T3 Opinion: Ripping CDs is illegal again. Why?

We really don't know what's going on with copyright law

Two stories here, but both are idiotic in their own special way. But, as usual with the British government, someone important made a donation and now copyright is back in the spotlight.

Let's start with CD ripping. This has been a bone of contention for some considerable time in the UK. At the end of last week the High Court overturned government legislation that allowed people who had purchased CDs to copy the music which they had purchased to put on an MP3 player or phone they had purchased so they could listen to their purchased music which they had legally purchased.

Did I make my point in that last paragraph? I hope so, because somewhere my English teacher has a big frown on her face. My point is simple though, we shouldn't be punishing people that have bought something from enjoying it on a number of their devices. The problem is when it comes to digital things the originators seem to think they're due some special treatment.

Let's be honest here, ripping a CD hurts no one. If you give it to friends when you've made the MP3s then you could arguably be costing the band sales, but does anyone really do that anymore? Music is cheap, if I want a CD it's actually more hassle for me to go online and download it illegally than it is to just stream it. Even if I want to listen to Taylor Swift, and I only have Spotify, I can still watch her videos on YouTube.

Victimless crime

And, what's more, with a CD you don't even need to bypass any copy protection - for the most part - so there's no issue with defeating encryption or anything else. Ripping a CD really is just a matter of copying some bits. This truly is the definition of a victimless crime.

The second part of this story is that "pirates" could soon find themselves with a 10-year jail term. But let's clear up one thing first, that word "pirate" is utterly misused. The term is "copyright infringement" we have ended up with piracy because it sounds worse than infringing someone's copyright. Pirates, let's not forget are murderers and thieves who terrorise international waters.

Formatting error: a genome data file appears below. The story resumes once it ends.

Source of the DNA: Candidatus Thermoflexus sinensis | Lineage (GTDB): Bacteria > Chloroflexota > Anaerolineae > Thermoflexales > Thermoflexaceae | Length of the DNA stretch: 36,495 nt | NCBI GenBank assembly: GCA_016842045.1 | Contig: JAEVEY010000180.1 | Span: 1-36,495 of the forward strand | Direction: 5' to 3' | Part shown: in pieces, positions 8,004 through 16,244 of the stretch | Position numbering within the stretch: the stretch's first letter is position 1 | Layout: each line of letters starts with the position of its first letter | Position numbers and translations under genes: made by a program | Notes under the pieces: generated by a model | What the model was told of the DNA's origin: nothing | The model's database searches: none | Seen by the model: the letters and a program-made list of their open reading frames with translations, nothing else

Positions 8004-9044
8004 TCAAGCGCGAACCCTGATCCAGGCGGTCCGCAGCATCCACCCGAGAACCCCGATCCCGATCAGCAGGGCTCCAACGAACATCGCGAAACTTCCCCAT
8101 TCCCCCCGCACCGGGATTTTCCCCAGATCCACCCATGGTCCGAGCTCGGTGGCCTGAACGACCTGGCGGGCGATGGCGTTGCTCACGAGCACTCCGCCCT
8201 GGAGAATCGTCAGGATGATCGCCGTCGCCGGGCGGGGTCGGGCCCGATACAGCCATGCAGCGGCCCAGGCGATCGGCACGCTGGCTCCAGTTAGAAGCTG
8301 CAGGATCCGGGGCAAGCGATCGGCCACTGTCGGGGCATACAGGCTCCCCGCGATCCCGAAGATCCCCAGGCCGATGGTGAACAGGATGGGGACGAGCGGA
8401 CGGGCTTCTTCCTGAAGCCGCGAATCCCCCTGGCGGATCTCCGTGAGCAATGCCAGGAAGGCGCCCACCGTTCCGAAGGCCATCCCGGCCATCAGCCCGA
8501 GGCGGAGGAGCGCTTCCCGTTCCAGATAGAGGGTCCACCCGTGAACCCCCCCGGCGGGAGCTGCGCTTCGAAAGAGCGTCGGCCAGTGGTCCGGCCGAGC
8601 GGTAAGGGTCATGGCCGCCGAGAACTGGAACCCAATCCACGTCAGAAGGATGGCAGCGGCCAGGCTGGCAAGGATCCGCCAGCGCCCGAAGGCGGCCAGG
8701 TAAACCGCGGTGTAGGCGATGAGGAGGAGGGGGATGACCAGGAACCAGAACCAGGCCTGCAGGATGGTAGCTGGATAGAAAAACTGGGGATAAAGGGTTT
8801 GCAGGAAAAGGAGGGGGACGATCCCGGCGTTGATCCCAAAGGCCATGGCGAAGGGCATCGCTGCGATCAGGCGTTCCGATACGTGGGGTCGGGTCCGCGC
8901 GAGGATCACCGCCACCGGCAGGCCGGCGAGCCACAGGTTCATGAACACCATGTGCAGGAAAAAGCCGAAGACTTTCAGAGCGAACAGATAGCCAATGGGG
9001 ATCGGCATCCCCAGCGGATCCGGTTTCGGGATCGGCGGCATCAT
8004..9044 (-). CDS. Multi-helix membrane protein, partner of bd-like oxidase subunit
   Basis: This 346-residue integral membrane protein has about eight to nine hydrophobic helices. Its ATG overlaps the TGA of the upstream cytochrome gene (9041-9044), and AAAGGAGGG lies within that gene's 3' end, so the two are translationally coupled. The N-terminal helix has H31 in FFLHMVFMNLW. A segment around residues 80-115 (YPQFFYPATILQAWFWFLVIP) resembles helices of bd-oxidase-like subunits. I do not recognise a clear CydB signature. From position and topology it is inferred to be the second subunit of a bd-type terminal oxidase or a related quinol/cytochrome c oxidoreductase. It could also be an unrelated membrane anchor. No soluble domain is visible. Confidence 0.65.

Of course it's perfectly fair for musicians and actors and everyone who produces these artistic works we enjoy to expect to get some money for their work. But there's no real sense of proportionality here. Why does a someone who distributes the work of others - possibly for no financial reward - get a 10-year sentence.

Well, there is no reason that I can come up with that doesn't ultimately boil down to the fact that rights holders have a powerful lobby that is able to bend the will of governments. Let's take for example racially aggravated assault. That's the act of hurting someone because you don't like their ethnicity. The maximum term for that is seven years.

10 years...

Having a gun without a licence. A gun. That can be used to kill people? Yup, 10 years. Having a loaded gun in a public place - seven years. There are even some sexual crimes that get as little as two years, like drugging someone to have sex with them, that will net you just two in the clink.

More than the length though, you have to ask what the goal of a 10-year sentence actually is. The person you're locking up probably learned their lesson the moment the first set of handcuffs went on. People who distribute copyrighted material aren't a danger to society, they're not likely to commit other crimes and a suspended sentence or even a caution would probably set them straight.

The fact is this law is one that has been created to appease a vocal industry. Music, TV and film are, of course, all critical parts of our economy and culture - so they need encouragement and protection - but this sort of punishment is totally out of whack.

What's my advice though? Well, keep ripping your CDs for personal use. No one respects or feels like this law is justified. If a record label wants to enforce it in court they'll have to prove you did it. Perhaps avoid mentioning it and you'll probably get left alone.

For jail time, we should set a punishment that fits the crime. Really this should be community-based, perhaps we should get those convicted to staff one of the food banks our nation is increasingly relying on to stay alive while the government panders to rich corporates instead of looking after the people of our nation.

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